By Imdad Baloch
With over 70 years of indirect rule on Balochistan, the security establishment’s control runs deep in the governing bodies and has significantly influenced the socio-political, economic and cultural spheres of Balochistan. With the overnight creation of Balochistan Awami Party, the security establishment of Pakistan is asserting that it continues to be the key actor in shaping the socio-political dynamics of Balochistan.
The creation of Pakistan resulted in the merger of various nationalities with a distinct language, culture and history into one state. However, the pledge to make Pakistan a federal state with each nationality enjoying equal rights was never materialized. Instead, only Punjab (having majority stakes in the security establishment) dominated every sphere of the state. Although the constitution of Pakistan guarantees socio-economic rights of the federating units, Punjab dominated establishment in order to retain its cultural, economic and political supremacy opted for measures outside the constitutional and legal process of the state.
Systematic attempts were made to rob other ethnic groups including Baloch, Sindhi and Pashtun of their language and identity by barring them from receiving education in their mother tongue, and were not given their due share in the resources and power circles of the state. Political parties representing these nationalities were not allowed to function and any dissent against such illegal practices was crushed with brute force. Balochistan became a major victim of such policies. The first nationalist government of National Awami Party (NAP) in Balochistan that came into power as a result of free and fair elections in 1972 was thrown out of office through undemocratic means. The reasons that led to the overthrow of the Baloch government were their progressive policies of demolishing the feudal system from Balochistan, the establishmentof educational institutions and making Balochi and Pashtu parts of the school curriculum. NAP was dismantled and its leaders were put behind the bars on treason charges. The reaction of the Baloch masses and counter measures by the establishment to crush the resistance resulted in a violent confrontation. Many people were uprooted from their abodes; many killed, arrested and forced to flee to neighbouring Afghanistan.
The absence of Baloch leadership from the political arena was a blessing in disguise for the security establishment who as a policy strategy to contain the nationalist movement in Balochistan, began attacking the political and social fabric of the Baloch. In the process, it created a league of pliable and fungible political, social and tribal characters. Under the state supervision, a mushroom of fundamentalist religious groups also sprouted to fill the void created by the suppression of nationalist political activities.
Organized strategies are underway to counter the Baloch struggle for national salvation; gangs of extortionists and death squads have been unleashed to prey on the public and their true representatives. Clowns herded by men in boots are being portrayed as Messiah. It is the legacy of these characters lacking any principle and ideology, have now been bestowed with the name of a political party –Balochistan Awami Party. Reasonably, Political parties are not formed suddenly, they have to take root in the masses, and it takes years of intellectual and physical struggle for an ideology to mature into something; however the security establishment deserves its share of applause by creating Balochistan Awami Party aka BAP in less than a month time that convened its first council session in the lawn of a security institution in Quetta. The reality is that the BAP is present only in the controlled media as a political party and among the masses,it is being seen as a group of corrupt political, social and tribal figures and drug peddlers.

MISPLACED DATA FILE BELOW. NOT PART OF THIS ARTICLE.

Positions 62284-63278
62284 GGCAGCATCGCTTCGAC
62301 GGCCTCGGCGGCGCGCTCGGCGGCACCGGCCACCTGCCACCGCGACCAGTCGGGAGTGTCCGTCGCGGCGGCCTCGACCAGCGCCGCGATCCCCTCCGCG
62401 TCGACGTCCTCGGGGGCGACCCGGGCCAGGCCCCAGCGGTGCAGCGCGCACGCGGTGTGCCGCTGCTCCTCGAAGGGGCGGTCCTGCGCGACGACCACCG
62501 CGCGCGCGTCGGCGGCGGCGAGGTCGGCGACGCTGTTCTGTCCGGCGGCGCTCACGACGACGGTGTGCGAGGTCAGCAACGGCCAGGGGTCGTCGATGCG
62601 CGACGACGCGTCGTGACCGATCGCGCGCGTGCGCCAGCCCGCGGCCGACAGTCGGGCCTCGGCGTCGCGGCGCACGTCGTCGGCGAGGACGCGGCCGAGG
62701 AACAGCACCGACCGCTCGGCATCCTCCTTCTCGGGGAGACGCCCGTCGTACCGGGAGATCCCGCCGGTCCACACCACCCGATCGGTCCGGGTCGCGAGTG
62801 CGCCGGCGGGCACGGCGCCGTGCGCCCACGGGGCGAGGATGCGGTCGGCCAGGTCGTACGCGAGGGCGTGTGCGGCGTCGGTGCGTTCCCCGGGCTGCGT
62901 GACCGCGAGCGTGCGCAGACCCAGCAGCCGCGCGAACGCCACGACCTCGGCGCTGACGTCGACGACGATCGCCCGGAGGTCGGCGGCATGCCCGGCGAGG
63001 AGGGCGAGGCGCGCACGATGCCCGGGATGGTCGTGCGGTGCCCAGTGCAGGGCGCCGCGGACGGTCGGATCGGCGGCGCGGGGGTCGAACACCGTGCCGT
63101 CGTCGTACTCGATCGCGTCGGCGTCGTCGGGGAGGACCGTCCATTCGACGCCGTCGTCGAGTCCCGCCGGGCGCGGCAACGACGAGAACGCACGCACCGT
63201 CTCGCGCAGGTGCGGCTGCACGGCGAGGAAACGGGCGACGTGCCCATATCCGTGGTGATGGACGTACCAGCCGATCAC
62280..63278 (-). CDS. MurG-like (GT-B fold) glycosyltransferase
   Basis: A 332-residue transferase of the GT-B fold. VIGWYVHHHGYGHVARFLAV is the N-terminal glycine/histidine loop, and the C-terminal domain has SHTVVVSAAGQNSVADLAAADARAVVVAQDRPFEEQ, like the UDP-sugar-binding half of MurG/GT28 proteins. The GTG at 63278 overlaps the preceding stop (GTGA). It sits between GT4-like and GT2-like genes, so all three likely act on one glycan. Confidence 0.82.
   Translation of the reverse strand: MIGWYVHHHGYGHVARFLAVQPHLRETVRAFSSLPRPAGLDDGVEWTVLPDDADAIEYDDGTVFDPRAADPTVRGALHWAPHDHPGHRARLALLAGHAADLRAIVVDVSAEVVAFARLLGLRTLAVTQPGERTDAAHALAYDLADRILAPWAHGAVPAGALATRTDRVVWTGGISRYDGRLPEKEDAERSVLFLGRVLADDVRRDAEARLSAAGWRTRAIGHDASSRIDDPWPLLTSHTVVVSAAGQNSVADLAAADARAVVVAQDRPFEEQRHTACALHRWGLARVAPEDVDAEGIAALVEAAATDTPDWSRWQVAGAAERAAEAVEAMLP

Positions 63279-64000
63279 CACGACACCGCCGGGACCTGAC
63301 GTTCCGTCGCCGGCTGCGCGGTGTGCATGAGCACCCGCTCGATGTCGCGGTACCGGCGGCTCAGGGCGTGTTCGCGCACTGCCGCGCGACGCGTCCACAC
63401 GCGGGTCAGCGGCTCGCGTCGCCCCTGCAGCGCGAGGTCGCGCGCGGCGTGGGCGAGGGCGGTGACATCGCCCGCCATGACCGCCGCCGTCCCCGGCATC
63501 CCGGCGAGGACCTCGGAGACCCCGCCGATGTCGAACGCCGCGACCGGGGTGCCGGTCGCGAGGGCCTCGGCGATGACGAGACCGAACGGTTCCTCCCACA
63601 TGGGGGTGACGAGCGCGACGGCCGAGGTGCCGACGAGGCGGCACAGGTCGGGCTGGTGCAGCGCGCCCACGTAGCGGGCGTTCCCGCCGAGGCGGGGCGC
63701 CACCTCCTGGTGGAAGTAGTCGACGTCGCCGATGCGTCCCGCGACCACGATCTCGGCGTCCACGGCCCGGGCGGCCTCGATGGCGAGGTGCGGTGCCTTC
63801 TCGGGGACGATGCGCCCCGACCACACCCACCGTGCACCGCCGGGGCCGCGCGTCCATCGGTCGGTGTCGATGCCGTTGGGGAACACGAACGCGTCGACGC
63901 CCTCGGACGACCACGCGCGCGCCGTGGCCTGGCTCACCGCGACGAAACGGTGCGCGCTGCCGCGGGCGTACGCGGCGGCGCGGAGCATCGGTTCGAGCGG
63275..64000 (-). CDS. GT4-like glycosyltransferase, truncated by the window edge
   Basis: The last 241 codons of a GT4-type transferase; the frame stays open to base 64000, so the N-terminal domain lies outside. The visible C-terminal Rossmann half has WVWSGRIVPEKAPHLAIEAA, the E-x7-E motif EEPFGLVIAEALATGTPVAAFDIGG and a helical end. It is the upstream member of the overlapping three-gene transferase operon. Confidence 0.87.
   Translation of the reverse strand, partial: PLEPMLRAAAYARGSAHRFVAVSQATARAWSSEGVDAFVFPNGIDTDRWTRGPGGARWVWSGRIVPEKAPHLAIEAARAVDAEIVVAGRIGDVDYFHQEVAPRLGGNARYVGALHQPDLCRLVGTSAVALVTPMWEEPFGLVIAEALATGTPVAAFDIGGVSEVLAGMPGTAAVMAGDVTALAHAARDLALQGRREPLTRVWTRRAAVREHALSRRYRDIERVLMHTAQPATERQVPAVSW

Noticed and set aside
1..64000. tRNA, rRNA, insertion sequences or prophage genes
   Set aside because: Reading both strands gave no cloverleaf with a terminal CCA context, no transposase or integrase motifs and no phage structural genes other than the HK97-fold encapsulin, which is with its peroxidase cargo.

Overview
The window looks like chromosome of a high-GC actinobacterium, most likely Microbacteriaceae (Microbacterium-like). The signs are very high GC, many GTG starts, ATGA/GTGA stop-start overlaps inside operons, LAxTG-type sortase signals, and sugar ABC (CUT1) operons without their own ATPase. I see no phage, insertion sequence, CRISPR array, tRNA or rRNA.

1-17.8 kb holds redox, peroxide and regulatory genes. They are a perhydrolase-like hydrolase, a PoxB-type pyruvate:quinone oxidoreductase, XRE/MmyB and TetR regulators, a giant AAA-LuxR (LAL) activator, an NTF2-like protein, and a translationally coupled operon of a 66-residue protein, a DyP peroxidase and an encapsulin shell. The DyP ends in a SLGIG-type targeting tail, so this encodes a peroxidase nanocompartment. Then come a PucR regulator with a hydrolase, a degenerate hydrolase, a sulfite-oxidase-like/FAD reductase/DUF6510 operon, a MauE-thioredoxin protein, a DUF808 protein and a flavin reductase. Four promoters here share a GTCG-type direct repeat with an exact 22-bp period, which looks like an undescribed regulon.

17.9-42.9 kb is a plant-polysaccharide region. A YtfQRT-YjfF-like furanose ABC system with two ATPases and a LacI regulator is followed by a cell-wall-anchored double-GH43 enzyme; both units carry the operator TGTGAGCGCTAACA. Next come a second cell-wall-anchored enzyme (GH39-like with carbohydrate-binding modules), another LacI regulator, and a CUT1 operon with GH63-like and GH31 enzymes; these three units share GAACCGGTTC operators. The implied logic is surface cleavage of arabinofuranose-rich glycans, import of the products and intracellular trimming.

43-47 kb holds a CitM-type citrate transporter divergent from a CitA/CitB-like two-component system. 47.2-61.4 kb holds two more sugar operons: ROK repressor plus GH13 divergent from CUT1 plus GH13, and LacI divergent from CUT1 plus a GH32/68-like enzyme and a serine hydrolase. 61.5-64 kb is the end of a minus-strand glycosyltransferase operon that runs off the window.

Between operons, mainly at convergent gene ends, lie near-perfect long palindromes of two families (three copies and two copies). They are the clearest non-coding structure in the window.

BAP phenomenon is like old wine in a new bottle. It appears that for the Civil and Military establishments of Pakistan to change their mindset towards Balochistan and to allow the true representatives of Balochistan to decide their destiny seems a far cry. The security establishment’s manoeuvring of electoral process and bodies can to some extent be counter if the Baloch masses put their unconditional support to the nationalist party in the upcoming general elections in Balochistan. The presence of Balochistan National Party representatives in the parliamentary institutions may not be the answer to all the problems faced by the Baloch but it will definitely be a better option than to allow those in the assemblies who have no stakes involved in the Baloch society or in the struggle for national salvation. It is high time for the Baloch masses to deeply analyze and reflect on the manipulative endeavoursof the establishment and possible outcome of these policies on the future of Balochistan.
(The author is a student of information technology in Quetta and writing with his pen name. The editorial board of Balochistan Affairs requests that writers and political activists should also send their original identity with their write-ups)